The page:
Mediation takes time. Usually the differences that led to litigation are complex and developed over a lengthy period. It is very rare that acceptable resolutions for those conflicts can be formulated swiftly.

Bring a book, magazines, a laptop with work/video games or some other means of passing the time while the mediator talks with the other party and lawyer.

Comfort:

Mediation is not a formal proceeding. Dress comfortably and casually.

Relax:

Tension is always part of litigation, but control of stress is necessary to work productively toward a solution. Remember to take a few deep breaths and calm down when tension levels rise.

Listen To Alternatives:

Finding a solution requires looking at alternatives – the good and the bad. Discussing alternatives, including those that are unacceptable, is part of the process and evaluating them is imperative.

Decisions Need To Be Made:

An agreement is the product of decisions by the parties. Both parties will be called upon to make decisions.

The Mediator Is Neutral:

The mediator’s job is to bring the conflict to an end by assisting the parties in crafting an agreement. The mediator is neutral – the decisions and agreements are made by the parties.

Attitude:

Mediation requires both parties to make a good faith effort to define and settle the issues. Keep in mind that the problems can be solved.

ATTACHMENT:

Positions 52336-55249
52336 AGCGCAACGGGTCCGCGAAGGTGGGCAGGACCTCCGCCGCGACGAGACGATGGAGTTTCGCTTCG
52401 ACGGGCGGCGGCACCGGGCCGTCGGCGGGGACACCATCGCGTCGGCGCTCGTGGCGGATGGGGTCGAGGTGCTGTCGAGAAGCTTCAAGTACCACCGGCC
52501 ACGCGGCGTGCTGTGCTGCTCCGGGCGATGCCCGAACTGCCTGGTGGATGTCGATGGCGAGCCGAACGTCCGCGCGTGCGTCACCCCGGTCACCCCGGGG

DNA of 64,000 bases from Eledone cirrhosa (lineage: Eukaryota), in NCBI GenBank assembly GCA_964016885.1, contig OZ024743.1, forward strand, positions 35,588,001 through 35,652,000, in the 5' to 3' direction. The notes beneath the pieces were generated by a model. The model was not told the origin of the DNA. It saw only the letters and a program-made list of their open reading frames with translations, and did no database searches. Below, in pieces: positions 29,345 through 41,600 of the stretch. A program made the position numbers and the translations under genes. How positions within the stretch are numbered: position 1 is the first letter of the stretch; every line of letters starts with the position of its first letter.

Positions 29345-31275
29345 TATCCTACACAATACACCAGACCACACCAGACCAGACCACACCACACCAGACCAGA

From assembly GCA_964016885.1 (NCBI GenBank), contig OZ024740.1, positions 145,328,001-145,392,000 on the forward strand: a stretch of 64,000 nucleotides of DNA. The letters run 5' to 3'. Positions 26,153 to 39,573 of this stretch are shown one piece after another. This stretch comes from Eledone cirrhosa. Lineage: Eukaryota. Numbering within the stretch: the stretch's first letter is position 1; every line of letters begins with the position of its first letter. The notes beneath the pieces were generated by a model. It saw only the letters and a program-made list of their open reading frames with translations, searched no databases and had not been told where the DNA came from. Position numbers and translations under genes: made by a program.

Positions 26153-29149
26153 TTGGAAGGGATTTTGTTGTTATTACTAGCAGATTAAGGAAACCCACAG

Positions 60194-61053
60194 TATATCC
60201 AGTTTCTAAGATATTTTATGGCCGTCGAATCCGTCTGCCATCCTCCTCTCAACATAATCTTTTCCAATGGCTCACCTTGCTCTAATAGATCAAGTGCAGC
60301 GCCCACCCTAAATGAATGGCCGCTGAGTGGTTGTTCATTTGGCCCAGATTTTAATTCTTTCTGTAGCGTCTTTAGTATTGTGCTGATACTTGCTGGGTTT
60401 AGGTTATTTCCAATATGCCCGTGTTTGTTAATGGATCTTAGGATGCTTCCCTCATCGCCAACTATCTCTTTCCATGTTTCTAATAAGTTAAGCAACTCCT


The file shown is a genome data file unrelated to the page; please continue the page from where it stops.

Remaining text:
Mediation Guidelines

Purpose Of Mediation:

Mediation is a discussion process intended to assist the people involved in litigation to resolve their differences and reach a resolution of the lawsuit. If an agreement is made through mediation, it is usually put into the form of a court order and signed by the judge.

Mediation Is:

  • Voluntary – either person is free to halt the discussions at any time.
  • Confidential – the statements made by the parties to the mediator during settlement discussions are not to be brought to the court if a trial of the case is later necessary.
  • A search for alternatives – the mediator will endeavor to offer avenues toward settlement that may not have been previously considered by the parties.
  • Binding – the court can enforce any agreements made by the parties.

Mediation Is Not:

  • A substitute for a trial – the mediator will not act as a “judge” to pass upon the merits of either party’s position.
  • A substitute for thinking – the mediator will not make decisions for the parties.
  • A method to stall the lawsuit – such a ploy will be quickly discovered and one such incident will probably preclude any later settlement negotiations.
  • The only means of resolving the lawsuit – if an agreement is not made, the parties may settle at a later date or present the disputes to the court for resolution.

Mediation Agreements:

Agreements made during mediation will usually be incorporated into a court order. If so, the judge will be asked to enter the order and make the terms of the order binding on the parties. Therefore, it is important to –

NEVER MAKE AN AGREEMENT UNLESS YOU INTEND TO LIVE UP TO IT.

Conclusion

Experienced lawyers can and do advise their clients concerning what they can expect a judge to do in their particular case. However, even the best of attorneys refer to trial of a lawsuit as “rolling the dice” because there can be no certainty concerning the judge’s final decision. The mediation process offers an opportunity to resolve the issues in a manner that is acceptable to the parties and avoids the uncertainties and expense of a trial.